Five years ago the Financial Conduct Authority published their finalised guidance for Financial Promotions, containing detailed protocols for the prominence of risk warnings. These risk warnings must run alongside anything that is regarded as a financial promotion.
We love financial planning and how we can help our clients understand, achieve and maintain their desired lifestyle. We like to write blogs about it.
Unfortunately we have run into a technical problem which we hope an experienced webdesigner can help with.
We need a solution that will allow us to keep blogging whilst maintaining the prominence of risk warnings. More details can be found by reading the guidance paper and you can download a copy here.
These are the elements that a webdesigner needs to take into consideration:
1. Jill Turner Associates are an appointed representative of Intrinsic Financial Planning, a network of small and large financial advice firms. Intrinsic Financial Services and our regulator the Financial Conduct Authority interpret a blog written by someone authorised to conduct investment business as a financial promotion, especially when there is a comment section or a contact form which can be regarded as an inducement to get in touch for further guidance.
2. Now this is not a problem if the risk warnings are prominently displayed, in the same font, the same size and at the beginning of every blog article.
3. You can read the main risk warnings in the side bar accompanying this page.
4. One of the drawbacks to blogging is being able to capture your readers attention in the first one or two lines, you have lost the reader. How does this impact if these lines are risk warnings ?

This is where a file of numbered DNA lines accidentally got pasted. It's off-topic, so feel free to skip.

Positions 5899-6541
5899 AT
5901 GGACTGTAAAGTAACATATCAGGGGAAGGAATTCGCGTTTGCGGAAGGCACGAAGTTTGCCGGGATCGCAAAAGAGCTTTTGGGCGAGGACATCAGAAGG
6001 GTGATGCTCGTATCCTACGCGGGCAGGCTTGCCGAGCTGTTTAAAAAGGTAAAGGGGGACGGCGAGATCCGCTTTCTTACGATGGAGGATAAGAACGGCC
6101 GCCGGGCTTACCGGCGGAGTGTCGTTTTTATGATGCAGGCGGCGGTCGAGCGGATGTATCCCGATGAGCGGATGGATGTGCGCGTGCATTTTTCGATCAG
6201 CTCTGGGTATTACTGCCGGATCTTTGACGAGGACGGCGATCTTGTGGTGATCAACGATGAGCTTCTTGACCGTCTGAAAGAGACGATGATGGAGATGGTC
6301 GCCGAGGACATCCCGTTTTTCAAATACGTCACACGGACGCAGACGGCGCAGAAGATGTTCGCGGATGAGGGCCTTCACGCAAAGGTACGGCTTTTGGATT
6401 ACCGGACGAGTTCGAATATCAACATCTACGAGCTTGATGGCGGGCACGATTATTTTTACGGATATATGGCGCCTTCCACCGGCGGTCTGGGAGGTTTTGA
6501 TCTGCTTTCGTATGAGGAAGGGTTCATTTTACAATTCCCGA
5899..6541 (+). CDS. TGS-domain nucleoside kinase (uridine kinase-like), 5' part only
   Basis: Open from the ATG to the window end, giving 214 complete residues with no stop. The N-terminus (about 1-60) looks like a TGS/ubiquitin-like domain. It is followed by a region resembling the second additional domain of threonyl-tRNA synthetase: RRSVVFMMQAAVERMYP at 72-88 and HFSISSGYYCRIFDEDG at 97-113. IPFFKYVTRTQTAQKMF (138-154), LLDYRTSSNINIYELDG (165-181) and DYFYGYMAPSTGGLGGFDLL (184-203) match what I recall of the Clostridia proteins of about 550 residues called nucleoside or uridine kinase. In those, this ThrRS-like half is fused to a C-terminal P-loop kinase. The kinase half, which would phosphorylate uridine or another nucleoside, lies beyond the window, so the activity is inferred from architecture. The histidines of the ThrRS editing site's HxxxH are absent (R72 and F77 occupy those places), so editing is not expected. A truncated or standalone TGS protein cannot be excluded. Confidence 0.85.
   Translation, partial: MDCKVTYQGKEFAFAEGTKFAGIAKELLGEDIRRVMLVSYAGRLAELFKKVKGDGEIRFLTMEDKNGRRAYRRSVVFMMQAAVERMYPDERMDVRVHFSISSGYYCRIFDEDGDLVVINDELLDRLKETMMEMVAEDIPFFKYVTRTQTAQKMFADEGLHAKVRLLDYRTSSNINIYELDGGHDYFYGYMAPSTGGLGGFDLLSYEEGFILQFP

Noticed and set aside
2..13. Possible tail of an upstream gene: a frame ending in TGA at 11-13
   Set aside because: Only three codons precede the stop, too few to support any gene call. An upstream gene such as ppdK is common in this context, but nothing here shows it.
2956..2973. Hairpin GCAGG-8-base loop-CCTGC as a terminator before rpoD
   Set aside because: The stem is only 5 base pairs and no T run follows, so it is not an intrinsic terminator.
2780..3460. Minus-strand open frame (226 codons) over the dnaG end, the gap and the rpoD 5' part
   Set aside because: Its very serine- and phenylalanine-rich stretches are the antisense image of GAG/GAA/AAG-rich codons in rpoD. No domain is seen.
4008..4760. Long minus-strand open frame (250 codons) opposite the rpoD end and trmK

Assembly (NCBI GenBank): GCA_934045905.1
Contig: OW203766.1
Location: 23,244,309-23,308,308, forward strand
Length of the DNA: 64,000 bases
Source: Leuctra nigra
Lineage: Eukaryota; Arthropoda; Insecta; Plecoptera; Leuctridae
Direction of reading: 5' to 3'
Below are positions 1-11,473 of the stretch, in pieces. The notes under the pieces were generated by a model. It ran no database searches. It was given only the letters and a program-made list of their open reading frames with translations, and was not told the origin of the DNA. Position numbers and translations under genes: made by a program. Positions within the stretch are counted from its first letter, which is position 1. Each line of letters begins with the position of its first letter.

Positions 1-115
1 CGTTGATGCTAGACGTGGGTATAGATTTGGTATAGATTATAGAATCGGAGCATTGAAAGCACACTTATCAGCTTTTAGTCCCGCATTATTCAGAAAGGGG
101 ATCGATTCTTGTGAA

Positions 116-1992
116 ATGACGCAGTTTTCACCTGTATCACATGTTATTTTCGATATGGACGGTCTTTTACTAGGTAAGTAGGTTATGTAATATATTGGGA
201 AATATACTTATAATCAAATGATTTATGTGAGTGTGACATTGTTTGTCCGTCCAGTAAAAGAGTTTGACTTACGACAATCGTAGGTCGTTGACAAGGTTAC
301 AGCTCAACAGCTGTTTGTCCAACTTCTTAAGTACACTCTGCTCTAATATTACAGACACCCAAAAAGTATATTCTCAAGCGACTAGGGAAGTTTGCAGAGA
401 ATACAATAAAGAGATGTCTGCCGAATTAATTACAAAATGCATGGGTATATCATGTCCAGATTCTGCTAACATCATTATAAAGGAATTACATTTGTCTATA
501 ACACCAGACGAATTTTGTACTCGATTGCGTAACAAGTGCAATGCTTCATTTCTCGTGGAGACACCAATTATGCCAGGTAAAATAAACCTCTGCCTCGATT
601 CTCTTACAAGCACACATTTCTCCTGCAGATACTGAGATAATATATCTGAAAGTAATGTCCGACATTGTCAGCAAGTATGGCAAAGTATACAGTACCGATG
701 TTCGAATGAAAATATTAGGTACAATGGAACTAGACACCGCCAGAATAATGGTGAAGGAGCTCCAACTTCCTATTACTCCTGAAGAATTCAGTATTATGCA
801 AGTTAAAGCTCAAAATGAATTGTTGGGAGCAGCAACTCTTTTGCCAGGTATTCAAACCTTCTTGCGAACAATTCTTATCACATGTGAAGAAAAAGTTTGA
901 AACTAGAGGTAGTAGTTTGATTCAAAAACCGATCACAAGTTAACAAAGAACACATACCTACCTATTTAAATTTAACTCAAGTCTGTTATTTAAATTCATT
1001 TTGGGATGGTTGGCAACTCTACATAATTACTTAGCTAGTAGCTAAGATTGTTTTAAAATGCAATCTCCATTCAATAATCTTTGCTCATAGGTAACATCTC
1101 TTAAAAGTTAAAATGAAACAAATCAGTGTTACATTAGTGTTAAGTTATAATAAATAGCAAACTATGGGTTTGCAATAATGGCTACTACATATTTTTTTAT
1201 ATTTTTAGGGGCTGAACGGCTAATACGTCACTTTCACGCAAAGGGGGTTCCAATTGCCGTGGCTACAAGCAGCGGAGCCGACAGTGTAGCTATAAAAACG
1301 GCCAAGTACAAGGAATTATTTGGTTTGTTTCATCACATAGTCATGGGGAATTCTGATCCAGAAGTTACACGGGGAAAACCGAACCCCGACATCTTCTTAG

5. We thought a solution was maybe to include the risk warning in the side bar, it would seem that whtever blog article the reader landed on the risk warnings would be in the sidebar. BUT... they disappear from the sidebar when the reader scrolls down whilst reading the article.
6. Pop up boxes with risk warnings are not allowed.
7. The advice has been that the following risk statements would need to feature directly at the top of the page, on separate lines from one another and in the same font and text style as the rest of the main blog content included within the page, in order to correspond with the FCA’s requirements on prominence -
8. We are using Weebly at the moment for blogging and I think there maybe a fundamental issue with using Weebly for the blogs as the blogs scroll into each other with upto 10 on a page and this is the advice we have been given is:
" The above notwithstanding, the key issue relates to the fact that were the reader to simply scroll down the blog page, rather than instead clicking on the title of each blog in order that the individual blog then opens in a new window, the risk statements would remain at the top of the page, and therefore insufficiently prominent. Instead, the risk warnings should either remain fixed on the screen even when the customer scrolls up and down the blog page, or should be repeated further down the page next to each blog.
Given that I appreciate this may be difficult from a formatting perspective, my suggestion would therefore be to simply include the titles of each of these blogs on the main blog page, rather than have all the content on the main page. The reader can then click on each of the titles, which will take them to an individual page related to each blog, at which point the risk statements will then be included prominently in their current position. By making such amendment, this would then mean that we could sign the website off as being, as the risk statements contained within the blogs pages would then be sufficiently prominent."
9 . Maybe it might work if the blog is limited to one per page.
10. Anyway we are in agreement that the risk warnings are there to protect the public and help to differentiate regulated advice firms from non - regulated advice firms. We are hoping that we can find a solution that allows us to engage with readers whilst complying with the rules and not losing engagement.
CAN YOU HELP?
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